Kunstsilo. The concept attempts to recover, quite simply, the natural presence that the existing silo construction already possesses, a space system of a great singular plastic quality, as icon of the industrial zone. With regards to urban space, the cultural complex is organised through a públic square that defines the arrangement of the music school, the incubator and new Kunstsilo Museum. The scale of the public space favours an urban dynamic full of life, harmony, scale and variety.
Situation: Kristiansand, Norway
Client: Kristiansand City Council
Program: Contemporary Art Museum, Exhibition Hall, Library, Archives, Classrooms, Multifunctional space, Offices.
Completion: On going. Competition 2016. 1st prize winner
Built area: 8500 m2
Budget: 52 000.000 euros
Authorship: Héctor Mendoza, Mara Partida (MendozaPartida), Magnus Wägue, Maria Mestres (Mestres Wägue), Boris Bezan (BAX studio).
Collaborators: Oscar Espinosa, Olga Bombac, Alejandro Álvarez.
With elegance and respect, a small volume of similar proportions is added to the silo construction, placed at the back of the building to one side, to define one of the small urban spaces that gives life to the complex. With this simple action, and in order to emphasize the importance of the existing building, it is possible to incorporate the substantial programmatic requirements within the building. To give the greater urban feel and character that the museum requires, the ground floor opens in full to provide continuity to the public space and create a friendly and straightforward access. On the roof deck, everything is within a glass enclosure which, as a sort of greenhouse and urban beacon, welcomes a future lookout point and space for public events that strengthens even more the presence of the Kunstsilo in the environment.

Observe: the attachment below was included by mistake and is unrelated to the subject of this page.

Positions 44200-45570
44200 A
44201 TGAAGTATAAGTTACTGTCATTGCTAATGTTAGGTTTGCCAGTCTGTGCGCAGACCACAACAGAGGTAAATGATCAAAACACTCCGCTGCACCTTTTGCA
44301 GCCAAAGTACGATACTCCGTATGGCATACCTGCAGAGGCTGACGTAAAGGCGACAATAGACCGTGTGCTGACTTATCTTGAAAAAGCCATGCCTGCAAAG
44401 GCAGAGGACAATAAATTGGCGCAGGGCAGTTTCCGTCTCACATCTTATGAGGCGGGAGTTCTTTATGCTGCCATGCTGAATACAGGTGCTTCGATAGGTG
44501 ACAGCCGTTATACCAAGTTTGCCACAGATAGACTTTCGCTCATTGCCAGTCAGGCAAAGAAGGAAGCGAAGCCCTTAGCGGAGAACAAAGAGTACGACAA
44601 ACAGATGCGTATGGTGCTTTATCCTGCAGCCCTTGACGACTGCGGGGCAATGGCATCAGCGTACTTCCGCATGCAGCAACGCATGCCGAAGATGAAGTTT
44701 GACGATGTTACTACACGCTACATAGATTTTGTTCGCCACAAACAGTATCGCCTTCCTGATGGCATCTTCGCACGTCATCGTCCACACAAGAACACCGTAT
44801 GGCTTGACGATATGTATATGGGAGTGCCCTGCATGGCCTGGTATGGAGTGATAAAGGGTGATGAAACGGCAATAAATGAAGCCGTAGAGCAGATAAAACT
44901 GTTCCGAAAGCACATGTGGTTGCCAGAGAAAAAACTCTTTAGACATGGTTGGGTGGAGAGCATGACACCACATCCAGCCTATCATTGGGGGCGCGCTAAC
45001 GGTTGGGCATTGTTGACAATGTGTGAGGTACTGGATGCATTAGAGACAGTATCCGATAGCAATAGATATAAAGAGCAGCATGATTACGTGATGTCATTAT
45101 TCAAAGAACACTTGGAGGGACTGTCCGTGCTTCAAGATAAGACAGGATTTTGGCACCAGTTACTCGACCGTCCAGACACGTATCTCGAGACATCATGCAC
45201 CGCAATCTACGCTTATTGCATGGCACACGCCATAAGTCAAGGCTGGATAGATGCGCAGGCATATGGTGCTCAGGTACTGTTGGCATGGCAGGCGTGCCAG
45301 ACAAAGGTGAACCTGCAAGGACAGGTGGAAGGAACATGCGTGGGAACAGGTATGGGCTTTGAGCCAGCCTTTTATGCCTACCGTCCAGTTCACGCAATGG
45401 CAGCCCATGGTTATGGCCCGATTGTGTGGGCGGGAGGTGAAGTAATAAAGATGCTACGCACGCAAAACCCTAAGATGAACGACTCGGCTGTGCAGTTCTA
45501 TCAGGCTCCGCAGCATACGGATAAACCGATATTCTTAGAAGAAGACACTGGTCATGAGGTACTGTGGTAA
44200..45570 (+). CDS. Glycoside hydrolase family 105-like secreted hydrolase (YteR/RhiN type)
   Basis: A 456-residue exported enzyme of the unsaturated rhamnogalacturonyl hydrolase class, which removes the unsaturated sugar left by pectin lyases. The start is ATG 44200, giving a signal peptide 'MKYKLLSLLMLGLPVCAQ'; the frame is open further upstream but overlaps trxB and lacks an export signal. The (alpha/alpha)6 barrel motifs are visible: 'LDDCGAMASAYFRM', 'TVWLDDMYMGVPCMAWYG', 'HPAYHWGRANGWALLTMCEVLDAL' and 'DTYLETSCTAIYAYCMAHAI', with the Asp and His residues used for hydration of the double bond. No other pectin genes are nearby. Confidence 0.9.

To enhance the plastic quality of the existing construction and make the museum visitors participants in its spatial singularity, the silo interiors are emptied, to accommodate a large triple height foyer functioning as the heart of the museum. The exhibition areas are organized around this space, and alternate a rich and fluid path around the cylindrical structures, that manifest in different ways along the museum space. There is a wide variety of spaces, in size and height, that give the exhibitions the dimension they deserve. The proposal also uses the smaller size volume’s roof to create a terrace for outdoor exhibits overlooking the sea.
Structurally, the silo construction is understood as a single element, a continuous cantilever that manages to sustain itself through the perimeter elements that touch the ground. With this procedure, it is only necessary to reinforce the compression of the elements in the cut-out areas.